Tales of the Zombie was an American black-and-white horror comics magazine published by Magazine Management, a corporate sibling of Marvel Comics. The series ran 10 issues and one annual publication from 1973 to 1975, many featuring stories of the zombie Simon Garth by writer Steve Gerber and artist Pablo Marcos.
A magazine rather than a comic book, it did not fall under the purview of the comics industry's self-censorship Comics Code Authority, allowing the title to feature stronger content — such as moderate profanity, partial nudity, and more graphic violence — than color comics of the time.
|Tales of the Zombie|
Tales of the Zombie #1 (Aug. 1973).
Art by Boris Vallejo.
|Publication date||August 1973 – March 1975|
|No. of issues||10, and 1 annual publication|
|Main character(s)||Simon Garth|
|Written by||Steve Gerber, Tony Isabella, Doug Moench, Carl Wessler, Chris Claremont|
|Artist(s)||Pablo Marcos, Alfredo Alcala, Ernie Chan, Win Mortimer, Tony DiPreta, Crusty Bunkers|
|Penciller(s)||Syd Shores, Dick Ayers, John Buscema, Virgilio Redondo, Yong Montano, Ron Wilson, Rich Buckler|
|Inker(s)||Tom Palmer, Pablo Marcos, Alfredo Alcala|
|Editor(s)||Roy Thomas (issues #1–10)|
Marv Wolfman (#3–10)
Tony Isabella (#7 & 8)
David Anthony Kraft (#9 & 10)
Don McGregor (#9 & 10)
John Warner (#10)
|Tales of the Zombie||ISBN 0-7851-1916-7|
Copyrighted as simply Zombie and commonly known by its trademarked cover title, Tales of the Zombie, the magazine ran 10 issues cover-dated 1973 - March 1975. With sister titles including Dracula Lives!, Monsters Unleashed and Vampire Tales, it was published by Marvel Comics' parent company, Magazine Management, and related corporations, under the brand emblem Marvel Monster Group.
To star in the new title, Marvel's then-editor-in-chief Roy Thomas plucked Simon Garth, a character from a standalone, 1950s horror tale created by Stan Lee and Bill Everett, introduced in Marvel predecessor Atlas Comics' Menace #5 (July 1953). This was a story published prior to the comics industry's self-censorship Comics Code Authority, which among other strictures forbade zombies. This seven-page storty was reprinted in Tales of the Zombie #1 (with the art slightly altered to give Simon Garth shoulder-length rather than short hair) as the continuation of a new, 12-page prequel story co-scripted by Thomas and Steve Gerber and drawn by John Buscema and Tom Palmer.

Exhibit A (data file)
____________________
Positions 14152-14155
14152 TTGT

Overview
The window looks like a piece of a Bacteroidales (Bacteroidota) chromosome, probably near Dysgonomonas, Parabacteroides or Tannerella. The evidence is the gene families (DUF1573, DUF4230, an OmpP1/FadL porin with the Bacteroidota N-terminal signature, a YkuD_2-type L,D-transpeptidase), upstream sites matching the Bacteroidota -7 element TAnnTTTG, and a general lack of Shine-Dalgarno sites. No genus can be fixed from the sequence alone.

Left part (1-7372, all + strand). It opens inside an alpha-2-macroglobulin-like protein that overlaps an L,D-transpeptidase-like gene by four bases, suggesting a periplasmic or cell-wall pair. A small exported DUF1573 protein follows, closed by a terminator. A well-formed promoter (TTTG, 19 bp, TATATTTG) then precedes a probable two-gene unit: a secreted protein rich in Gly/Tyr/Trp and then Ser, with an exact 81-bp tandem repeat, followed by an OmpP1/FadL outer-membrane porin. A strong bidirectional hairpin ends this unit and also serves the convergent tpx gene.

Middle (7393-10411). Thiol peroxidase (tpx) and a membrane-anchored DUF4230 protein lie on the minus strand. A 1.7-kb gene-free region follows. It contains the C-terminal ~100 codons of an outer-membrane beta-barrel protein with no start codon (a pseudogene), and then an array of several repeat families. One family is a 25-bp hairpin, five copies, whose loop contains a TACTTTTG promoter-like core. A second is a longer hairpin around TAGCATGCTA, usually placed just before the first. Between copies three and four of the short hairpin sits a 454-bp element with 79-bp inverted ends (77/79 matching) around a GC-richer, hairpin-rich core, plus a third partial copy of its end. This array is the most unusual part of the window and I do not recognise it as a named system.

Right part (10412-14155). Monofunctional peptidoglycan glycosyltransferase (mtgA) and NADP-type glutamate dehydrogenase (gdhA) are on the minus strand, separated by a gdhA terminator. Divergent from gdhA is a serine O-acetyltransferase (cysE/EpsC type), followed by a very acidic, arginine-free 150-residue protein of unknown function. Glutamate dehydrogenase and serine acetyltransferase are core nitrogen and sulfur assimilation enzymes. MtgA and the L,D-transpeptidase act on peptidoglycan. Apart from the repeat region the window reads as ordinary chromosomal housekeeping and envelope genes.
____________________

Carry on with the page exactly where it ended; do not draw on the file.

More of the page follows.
Following the premiere, all the Zombie stories were by Gerber and artist Pablo Marcos (one of these in collaboration with writer Doug Moench and artist Alfredo Alcala). The original series' finale, set at Garth's daughter's wedding in issue #9, was a three-chapter story written by Tony Isabella (chapter 2 with co-scripter Chris Claremont), drawn by pencilers Virgilio Redondo, Yong Montano, and Ron Wilson, respectively, and inker by Alcala (chapters 1-2) and Marcos (chapter 3). Simon Garth was laid to peaceful rest in Tales of the Zombie #9; the following, final issue contained a Brother Voodoo story and three anthological tales. (Brother Voodoo also appeared in a backup feature in issue #6.)
In addition to reprinting the original 1950s Simon Garth story, the magazine reprinted other pre-Comics Code stories, including work by artists Win Mortimer and Tony DiPreta. Painted covers to the series were done by artists including Boris Vallejo and Earl Norem.
Notable events of 1975 in comics. See also List of years in comics.
This is a list of comics-related events in 1975.Black Talon (comics)
The Black Talon is the name of a number of fictional supervillains appearing in American comic books published by Marvel Comics.Brother Voodoo
Brother Voodoo (Jericho Drumm) is a fictional character, a supernatural superhero appearing in American comic books published by Marvel Comics. He first appeared in Strange Tales #169 (Sept. 1973). The character was created by publisher Stan Lee, Roy Thomas, Len Wein, and artist John Romita Sr. Since replacing Doctor Strange as Sorcerer Supreme in The New Avengers #53 (July 2009), the character is referred to as Doctor Voodoo.Carl Wessler
Carroll O. Wessler (May 25, 1913 – April 9, 1989), better known as Carl Wessler, was an American animator of the 1930s and a comic book writer from the 1940s though the 1980s for such companies as DC Comics, EC Comics, Marvel Comics, and Warren Publishing.